The “Reward” scene… one that’s main focus is to excite and reward the player for completing some insurmountable challenge and serve up a dopamine hit for their trouble. That’s what this article is all about!
Considering this tutorial will entail sharing some of my own techniques when putting together a more visually exciting scene in GB Studio, the title is rather egotistical, isn’t it? But I don’t wish this to be an exercise in patting myself on the back though. A “Reward” scene has many uses when it comes to game design and it’s well worth sharing the knowledge I have gained over the last eight months since I started tinkering with GB Studio.
A flashy scene can accomplish a great deal considering it has no game play in it:
- It can reward the player for their hard work – pushing them to continue playing.
- It can allow the artist in you to break away from the common 8×8 pixel tiled grid for a change, and push the limits of the 192 unique tile limit (256 if you don’t need to use a dialogue box in the scene). So that translates to lots of curved and diagonal lines, unique character designs and larger than life artwork – which really sets a game apart when you consider just how blocky a typical game play scene is by virtue of it being a Game Boy game.
- It can be used to market your game online! A screenshot of some elaborate artwork such as a splash screen or cut-scene etc, not only looks great, it can often be viewed out of context and without a long winded explanation, so someone scrolling through their social media feed will more easily be able to process a flashy image over some complex show of game play.
- Sometimes it’s just lots of fun letting your artistic side off the leash to go nuts!
It should be said that the techniques shown within this article are specifically for use with color mode and will force players to use the GBC, GBA or similar color enabled devices. With all that said however, I’d like to share with you a scene from my GBC game “CUPID” and explain the techniques I have utilized when putting it all together:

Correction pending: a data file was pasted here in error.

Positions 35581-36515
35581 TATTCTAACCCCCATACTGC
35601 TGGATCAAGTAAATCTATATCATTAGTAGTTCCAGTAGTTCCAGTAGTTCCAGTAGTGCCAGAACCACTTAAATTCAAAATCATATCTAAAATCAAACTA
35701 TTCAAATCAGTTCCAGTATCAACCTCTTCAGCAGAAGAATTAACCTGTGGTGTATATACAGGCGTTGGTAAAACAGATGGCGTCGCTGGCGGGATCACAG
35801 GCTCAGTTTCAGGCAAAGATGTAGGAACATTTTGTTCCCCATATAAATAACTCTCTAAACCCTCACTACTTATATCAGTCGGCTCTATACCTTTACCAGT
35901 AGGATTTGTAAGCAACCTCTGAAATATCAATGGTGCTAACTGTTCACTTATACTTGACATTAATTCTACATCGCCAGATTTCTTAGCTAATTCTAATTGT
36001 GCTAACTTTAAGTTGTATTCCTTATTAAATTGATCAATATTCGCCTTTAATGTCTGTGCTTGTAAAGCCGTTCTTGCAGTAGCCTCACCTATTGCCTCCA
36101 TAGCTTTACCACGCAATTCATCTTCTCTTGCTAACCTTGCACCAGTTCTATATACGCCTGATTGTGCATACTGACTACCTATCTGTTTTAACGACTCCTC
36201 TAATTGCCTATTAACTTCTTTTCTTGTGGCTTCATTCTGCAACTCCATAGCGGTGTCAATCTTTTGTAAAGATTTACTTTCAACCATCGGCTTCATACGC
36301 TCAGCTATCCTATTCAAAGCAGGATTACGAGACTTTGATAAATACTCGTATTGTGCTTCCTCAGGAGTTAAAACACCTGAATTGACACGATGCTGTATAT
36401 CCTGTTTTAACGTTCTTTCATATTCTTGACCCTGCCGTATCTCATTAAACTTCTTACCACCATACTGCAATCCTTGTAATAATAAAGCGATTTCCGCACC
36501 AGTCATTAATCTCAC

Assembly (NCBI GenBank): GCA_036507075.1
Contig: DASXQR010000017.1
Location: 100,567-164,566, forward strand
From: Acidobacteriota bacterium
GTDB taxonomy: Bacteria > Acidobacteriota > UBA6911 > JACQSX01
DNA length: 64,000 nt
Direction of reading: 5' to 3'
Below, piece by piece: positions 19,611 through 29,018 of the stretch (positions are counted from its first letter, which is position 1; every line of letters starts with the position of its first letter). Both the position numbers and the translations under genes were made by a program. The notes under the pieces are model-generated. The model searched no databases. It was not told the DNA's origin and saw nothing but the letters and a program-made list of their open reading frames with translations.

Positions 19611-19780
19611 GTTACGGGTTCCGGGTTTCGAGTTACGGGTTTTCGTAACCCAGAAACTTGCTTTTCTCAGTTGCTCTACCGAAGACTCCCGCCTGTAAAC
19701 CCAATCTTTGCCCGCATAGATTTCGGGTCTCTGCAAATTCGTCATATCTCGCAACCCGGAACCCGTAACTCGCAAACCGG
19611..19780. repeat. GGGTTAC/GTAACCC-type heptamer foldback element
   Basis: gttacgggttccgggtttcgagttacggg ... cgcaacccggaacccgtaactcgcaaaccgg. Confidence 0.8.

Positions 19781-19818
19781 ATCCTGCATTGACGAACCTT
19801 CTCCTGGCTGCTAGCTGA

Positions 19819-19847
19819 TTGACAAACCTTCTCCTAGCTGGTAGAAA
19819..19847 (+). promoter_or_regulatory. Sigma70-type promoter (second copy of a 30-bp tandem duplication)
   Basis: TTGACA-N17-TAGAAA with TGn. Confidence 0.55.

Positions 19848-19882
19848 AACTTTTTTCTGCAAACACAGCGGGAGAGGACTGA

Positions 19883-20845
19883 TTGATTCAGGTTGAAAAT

There is a lot going on here but if we take it slowly, you will find that much is possible with a bit of planning.
First off, let’s take a look at the raw PNG file that will be inserted into our GB Studio scene:
Hmm, looks quite different doesn’t it? There is lots of visual nonsense all over the place. At this point, the image doesn’t make much sense – but with some clever use of palette and actor setup, we can make all of this come together. Let’s take a look at the same image but this time, I will overlay an 8×8 pixel grid to better explain what is going on here:
The main points to look at here are the areas in which the buildings meet the kaiju to the lower left, where the buildings meet the sky in the top right, and where the kaiju’s head meets the sky. These areas have been edited to fit in with the 8×8 pixel tile coloring functions of GB Studio, drastically altering or cutting much of the image out. But don’t worry, this is all according to plan. I will explain exactly what these setups will achieve.
Planning during the drawing of the art asset phase is essential here but before we go into detail, we need to pick a palette for the overall image. Something that will feel balanced and aesthetically pleasing. To do that, I will head to Adobe Color, a website built for creating palettes quickly. Since I want my Kaiju to be green, I will use that as the basis for the overall palette selection.
I have picked a split complementary palette that tells me it’s a good idea to put yellow and pink hues with the green. You can choose any kind of palette you like but I appreciate how this particular split complementary palette offers a “feel good” bright and bubbly vibe. So let’s go with that! (I’m not picking these exact colors, I just want to get a basic idea of where I’m going at this point – green, yellow and pink!)
Now that we have a good idea of what colors we are going to use overall, let’s tackle the easiest aspect of the image first. We can start laying a couple of basic palettes down immediately without fuss. Namely, those relating to most of the Kaiju, buildings and the ‘Kiss Get!’ text. Here are the four palettes I have constructed:
Now all we need to do is start assigning the correct palette to the correct tile.
Much better! But now we must deal with the tiles where the buildings meet the Kaiju. These tiles will ultimately share the same yellow and green colors but applying the basic palettes will result in a nonsensical final image. To correct this, we can use a split palette.